2. SYN328: Designing an architecture for desktop transformation that can adapt and scale
  3. SYN305: Storage infrastructure design guidelines for successful desktop transformation
  4. SYN348: Design and deliver a delightful virtual desktop user experience the first time and every time
  5. SYN349: Lessons learned from the desktop transformation frontier – the Good, the Bad and the Ugly

But in order to see it, you must Register for Synergy 2011.

Daniel – Lead Architect
XenDesktop Design Handbook

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Application compatibility with Windows 7


How many of you have migrated to Windows 7? If the company you work for has, I bet there are a host of applications that are not compatible with Windows 7 (although Win7 is much better at app compatibility than Vista). So what options do you have? . Let’s say your application worked fine with Windows XP, does that mean your users need XP and Windows 7 desktops? Unfortunately, I’ve seen too many people end up with multiple desktops at their desk. Not sure about you, but it seems like a waste to have two desktops for a simple issue as application compatibility

No. The user can still use Windows 7 and with a little Citrix-Magic in the backend, you can merge everything together.

First, let’s get the application working. We know it works on Windows XP, but let’s see if it works on Windows Server 2003 with XenApp. If it does we can get better scalability by having many users share the XenApp server instead of allocating many Windows XP virtual desktops. Just so you know, this is what I call Hosted Applications: applications that run remotely on a XenApp server.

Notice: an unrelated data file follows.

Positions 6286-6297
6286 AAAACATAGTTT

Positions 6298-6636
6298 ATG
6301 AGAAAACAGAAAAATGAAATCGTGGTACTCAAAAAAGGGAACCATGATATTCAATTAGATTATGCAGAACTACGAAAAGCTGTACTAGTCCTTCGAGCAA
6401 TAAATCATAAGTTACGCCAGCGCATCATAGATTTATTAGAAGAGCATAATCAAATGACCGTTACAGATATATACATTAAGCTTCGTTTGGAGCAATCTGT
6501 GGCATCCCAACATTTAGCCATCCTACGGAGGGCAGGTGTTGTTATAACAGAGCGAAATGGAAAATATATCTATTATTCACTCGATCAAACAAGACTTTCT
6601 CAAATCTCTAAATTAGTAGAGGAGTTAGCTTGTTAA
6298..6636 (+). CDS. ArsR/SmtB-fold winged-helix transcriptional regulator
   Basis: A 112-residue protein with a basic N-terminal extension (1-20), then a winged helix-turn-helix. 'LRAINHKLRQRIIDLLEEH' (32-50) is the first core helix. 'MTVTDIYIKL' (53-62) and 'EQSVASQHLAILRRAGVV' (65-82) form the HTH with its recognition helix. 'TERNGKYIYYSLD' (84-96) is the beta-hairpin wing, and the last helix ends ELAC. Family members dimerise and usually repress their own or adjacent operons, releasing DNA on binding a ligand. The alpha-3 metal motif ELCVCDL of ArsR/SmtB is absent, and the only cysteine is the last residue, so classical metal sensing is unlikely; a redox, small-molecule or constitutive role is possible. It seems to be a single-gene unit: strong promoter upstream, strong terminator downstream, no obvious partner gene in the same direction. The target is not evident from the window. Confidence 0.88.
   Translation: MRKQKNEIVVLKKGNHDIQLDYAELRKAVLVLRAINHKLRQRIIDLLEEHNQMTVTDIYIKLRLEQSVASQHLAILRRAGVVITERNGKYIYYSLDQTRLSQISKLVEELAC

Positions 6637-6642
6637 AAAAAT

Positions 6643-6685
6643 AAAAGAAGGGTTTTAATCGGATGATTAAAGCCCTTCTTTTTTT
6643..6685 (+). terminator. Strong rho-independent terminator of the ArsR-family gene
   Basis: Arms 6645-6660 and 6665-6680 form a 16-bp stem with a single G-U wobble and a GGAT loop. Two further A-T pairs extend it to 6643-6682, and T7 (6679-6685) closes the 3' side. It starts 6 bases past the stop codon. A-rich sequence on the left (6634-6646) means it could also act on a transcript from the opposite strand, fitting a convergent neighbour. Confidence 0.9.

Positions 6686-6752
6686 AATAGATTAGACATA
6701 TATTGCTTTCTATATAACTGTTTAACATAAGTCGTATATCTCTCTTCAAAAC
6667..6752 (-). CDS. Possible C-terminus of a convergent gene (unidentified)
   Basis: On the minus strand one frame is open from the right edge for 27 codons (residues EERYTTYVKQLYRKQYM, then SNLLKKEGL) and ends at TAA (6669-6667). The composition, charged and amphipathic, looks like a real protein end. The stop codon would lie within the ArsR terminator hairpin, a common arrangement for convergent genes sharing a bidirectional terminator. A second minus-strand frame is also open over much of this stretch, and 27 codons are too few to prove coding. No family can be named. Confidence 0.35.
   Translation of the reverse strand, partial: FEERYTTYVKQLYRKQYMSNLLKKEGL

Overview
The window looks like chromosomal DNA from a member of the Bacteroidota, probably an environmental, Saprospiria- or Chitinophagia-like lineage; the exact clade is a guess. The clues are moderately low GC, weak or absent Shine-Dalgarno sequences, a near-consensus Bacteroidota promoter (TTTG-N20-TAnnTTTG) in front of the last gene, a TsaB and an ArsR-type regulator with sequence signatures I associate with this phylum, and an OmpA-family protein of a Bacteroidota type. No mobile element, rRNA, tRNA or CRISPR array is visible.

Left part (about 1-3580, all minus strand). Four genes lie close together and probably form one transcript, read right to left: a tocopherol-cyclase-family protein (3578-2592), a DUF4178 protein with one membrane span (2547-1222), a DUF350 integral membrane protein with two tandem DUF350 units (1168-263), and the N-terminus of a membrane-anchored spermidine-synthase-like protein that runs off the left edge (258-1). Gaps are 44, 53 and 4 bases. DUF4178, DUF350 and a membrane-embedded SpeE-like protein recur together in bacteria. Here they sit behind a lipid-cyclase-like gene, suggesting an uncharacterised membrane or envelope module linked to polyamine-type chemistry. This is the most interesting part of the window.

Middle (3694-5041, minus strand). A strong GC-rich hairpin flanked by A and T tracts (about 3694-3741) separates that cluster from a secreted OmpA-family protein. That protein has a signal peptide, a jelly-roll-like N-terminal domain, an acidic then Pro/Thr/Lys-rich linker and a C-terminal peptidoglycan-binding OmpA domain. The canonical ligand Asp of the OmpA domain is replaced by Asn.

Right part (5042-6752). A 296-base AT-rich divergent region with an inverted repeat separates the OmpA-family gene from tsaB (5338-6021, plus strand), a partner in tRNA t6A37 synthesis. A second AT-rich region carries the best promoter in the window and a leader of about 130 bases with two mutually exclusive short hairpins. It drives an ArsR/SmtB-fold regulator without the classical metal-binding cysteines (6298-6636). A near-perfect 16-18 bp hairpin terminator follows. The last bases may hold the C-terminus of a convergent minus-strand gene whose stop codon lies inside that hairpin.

If the application doesn’t’ work on Windows 2003, you can go down the VM-Hosted Application path. This uses a Windows XP operating system to run the applications. But the user will not see the Windows XP desktop, they only se the application. So when the user is on a Windows 7 desktop, they can still get to their XP-based applications seamlessly, which is critical. You know how confusing it is to have two start menus?

What does the user see is an important question.  The user will see, if using Citrix Receiver, application icons for all of their applications in the start menu. Launching an application could either launch a local app, a hosted app, a VM-hosted app or maybe even an App-V app.  The user won’t know, and that is how it should be.

Debating on which path to take? Think of it this way:

  1. XenApp option gives you much better scalability and the majority of application work
  2. VM-Hosted Apps should work for every application that worked on a physical Windows XP desktop

Daniel – Lead Architect
XenDesktop Design Handbook

Virtual Desktops in the Classroom


I got a great question into the Ask the Architect email bag that I thought it would be great to share and potentially create a good discussion. Let’s say you are in a classroom setting where students are only in the class for 4 weeks and then after those 4 weeks, you need to reset all desktops back to a base image. Before desktop virtualization, you could use Ghost or other tools. But could we use desktop virtualization for this? Does it make sense?